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McVay on Rams' woes: We've got to 'figure it out fast'

For the third straight game coming out of their bye, the Los Angeles Rams offense, which hummed at a superior frequency for the first half of the season, played like an average unit.

Jared Goff and company compiled 413 total yards in Sunday night's surprising loss to the Philadelphia Eagles, but averaged a pedestrian 5.6 yards per play, finished 4 for 12 on third downs and committed three costly turnovers.

Goff's struggles, which continued Sunday evening, have been most notable over the last few weeks. The Rams quarterback and one-time MVP candidate has thrown more picks in the three games since L.A.'s bye (7) than in his 11 prior games (6). Goff missed many open receivers Sunday, especially in the red zone, and made a critical error in the third quarter when he threw a sloppy pick after fumbling the snap and nearly falling on the ball.

Following the loss, Rams coach Sean McVay expressed confidence in the shaky Goff, but admitted the quarterback needs to play better.

"He did a good job continuing to compete ... and that's what you love about Jared. But there's some things that we all got to be better," McVay told reporters following the loss. "He's got to make better decisions, especially when we end up falling out underneath the center on third-and-1. You know, sometimes the only play is to just eat it and take that sack ... but in trying to make plays, we learn from all of our mistakes, and that's Rams coaches alike, but there's certainly some things we can look at, and we got to be better.

"Teams are doing different things to us," Goff said when asked why L.A. is struggling on offense. "They're trying out different things and we just need to find a way to respond."

The Rams entered Sunday's proceedings aiming to get Todd Gurley involved more as well after the back saw just 14 touches in Chicago in Week 14. The plan was working early on as Gurley recorded 10 touches in the first quarter, but a third-quarter knee injury briefly sidelined the back and then limited him as the game wore on. Gurley finished with 124 total yards and two scores on 22 touches.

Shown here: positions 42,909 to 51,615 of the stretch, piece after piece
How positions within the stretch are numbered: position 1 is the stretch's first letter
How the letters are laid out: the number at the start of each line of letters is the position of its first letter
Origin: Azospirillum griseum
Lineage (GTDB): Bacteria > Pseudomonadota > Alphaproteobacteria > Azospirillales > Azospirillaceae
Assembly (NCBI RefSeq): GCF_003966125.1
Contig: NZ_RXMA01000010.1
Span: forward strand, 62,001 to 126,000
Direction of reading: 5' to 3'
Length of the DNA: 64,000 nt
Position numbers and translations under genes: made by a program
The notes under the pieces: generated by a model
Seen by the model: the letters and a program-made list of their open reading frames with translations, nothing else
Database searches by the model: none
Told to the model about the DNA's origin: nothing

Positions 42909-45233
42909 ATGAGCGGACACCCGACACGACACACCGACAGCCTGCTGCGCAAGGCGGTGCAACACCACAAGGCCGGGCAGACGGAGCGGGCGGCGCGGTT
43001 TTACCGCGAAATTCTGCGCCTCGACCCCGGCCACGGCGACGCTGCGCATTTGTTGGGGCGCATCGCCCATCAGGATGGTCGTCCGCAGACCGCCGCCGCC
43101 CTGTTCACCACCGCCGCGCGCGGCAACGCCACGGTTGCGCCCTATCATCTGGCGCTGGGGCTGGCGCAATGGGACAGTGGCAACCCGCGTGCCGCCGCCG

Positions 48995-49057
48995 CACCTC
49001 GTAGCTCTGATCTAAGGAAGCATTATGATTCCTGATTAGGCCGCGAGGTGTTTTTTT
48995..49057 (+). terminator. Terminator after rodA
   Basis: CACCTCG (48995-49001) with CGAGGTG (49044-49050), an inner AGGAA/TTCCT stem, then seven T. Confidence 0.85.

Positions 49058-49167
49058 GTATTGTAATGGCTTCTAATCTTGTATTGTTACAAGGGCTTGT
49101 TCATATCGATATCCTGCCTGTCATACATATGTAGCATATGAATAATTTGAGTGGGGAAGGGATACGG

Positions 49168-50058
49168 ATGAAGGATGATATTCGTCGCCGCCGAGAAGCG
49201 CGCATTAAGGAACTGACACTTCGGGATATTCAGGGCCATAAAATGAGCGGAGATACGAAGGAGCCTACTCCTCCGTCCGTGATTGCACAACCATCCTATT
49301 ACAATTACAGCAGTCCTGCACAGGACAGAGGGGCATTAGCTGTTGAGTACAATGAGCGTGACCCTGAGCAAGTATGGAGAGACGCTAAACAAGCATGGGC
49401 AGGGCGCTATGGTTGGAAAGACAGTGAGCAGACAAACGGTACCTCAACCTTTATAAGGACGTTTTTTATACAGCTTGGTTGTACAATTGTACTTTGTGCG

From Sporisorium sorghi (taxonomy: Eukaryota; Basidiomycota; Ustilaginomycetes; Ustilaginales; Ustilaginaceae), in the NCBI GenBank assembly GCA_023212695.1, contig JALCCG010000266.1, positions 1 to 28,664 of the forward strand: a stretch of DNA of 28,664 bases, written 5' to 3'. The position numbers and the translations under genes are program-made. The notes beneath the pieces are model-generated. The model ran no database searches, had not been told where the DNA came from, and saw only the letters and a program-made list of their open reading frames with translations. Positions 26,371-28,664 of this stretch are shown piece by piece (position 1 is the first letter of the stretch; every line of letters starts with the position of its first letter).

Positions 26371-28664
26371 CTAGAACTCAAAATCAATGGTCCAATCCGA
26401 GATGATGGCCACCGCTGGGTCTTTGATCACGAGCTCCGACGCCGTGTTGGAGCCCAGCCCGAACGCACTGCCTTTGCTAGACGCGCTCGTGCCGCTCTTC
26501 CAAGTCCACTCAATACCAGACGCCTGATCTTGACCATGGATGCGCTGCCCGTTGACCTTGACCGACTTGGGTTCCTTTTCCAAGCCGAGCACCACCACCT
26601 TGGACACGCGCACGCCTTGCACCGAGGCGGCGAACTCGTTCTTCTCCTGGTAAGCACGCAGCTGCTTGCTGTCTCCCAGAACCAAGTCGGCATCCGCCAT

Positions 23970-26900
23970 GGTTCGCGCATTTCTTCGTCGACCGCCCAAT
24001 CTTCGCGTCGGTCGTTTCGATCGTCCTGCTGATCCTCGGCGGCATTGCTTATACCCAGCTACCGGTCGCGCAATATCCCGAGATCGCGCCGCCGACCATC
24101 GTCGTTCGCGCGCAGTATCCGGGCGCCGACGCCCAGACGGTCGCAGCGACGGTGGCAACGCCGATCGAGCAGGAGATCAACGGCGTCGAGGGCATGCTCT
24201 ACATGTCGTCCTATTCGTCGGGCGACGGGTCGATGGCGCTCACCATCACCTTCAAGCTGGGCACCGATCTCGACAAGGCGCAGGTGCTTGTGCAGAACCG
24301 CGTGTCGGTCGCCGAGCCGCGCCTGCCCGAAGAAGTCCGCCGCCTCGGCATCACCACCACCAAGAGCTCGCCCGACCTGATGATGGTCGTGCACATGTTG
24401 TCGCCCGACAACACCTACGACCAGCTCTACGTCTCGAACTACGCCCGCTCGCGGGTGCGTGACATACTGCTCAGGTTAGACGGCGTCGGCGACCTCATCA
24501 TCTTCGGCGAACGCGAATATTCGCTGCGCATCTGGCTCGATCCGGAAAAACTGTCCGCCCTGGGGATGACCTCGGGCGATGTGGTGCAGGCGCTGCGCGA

McVay admitted Gurley's absence impacted L.A.'s plans on offense "a lot," especially in regard to their early-down efficiency.

With Sunday's loss to Philly, L.A. has lost back-to-back regular-season games for the first time under McVay. Despite the setbacks in the standings, the team didn't sound panicked about its current slide.

"It's good to go through some adversity at some point," Goff explained. "Going through this now, we're in a position where we know we're in the playoffs, but at the same point, we have to be urgent about getting these things fixed. Like I said, it's nothing that we haven't done. It should be very fixable."

"We've got to be able to figure this out and figure it out fast," McVay told reporters. "Because these last couple weeks, we're doing things totally uncharacteristic of what good football teams do, of what we've done through the first handful of games this season. The only thing we know how to do is go back to work, look at ourselves. Everybody's got a hand in this and we've got to get it figured out fast."

Fortunately for the Rams, they finish with two get-right games against the Cardinals and 49ers, whose combined record is 7-21.

If McVay's offense isn't purring at its midseason pace after those opponents have come and gone, though, the "urgency" around the Rams might just turn into panic.

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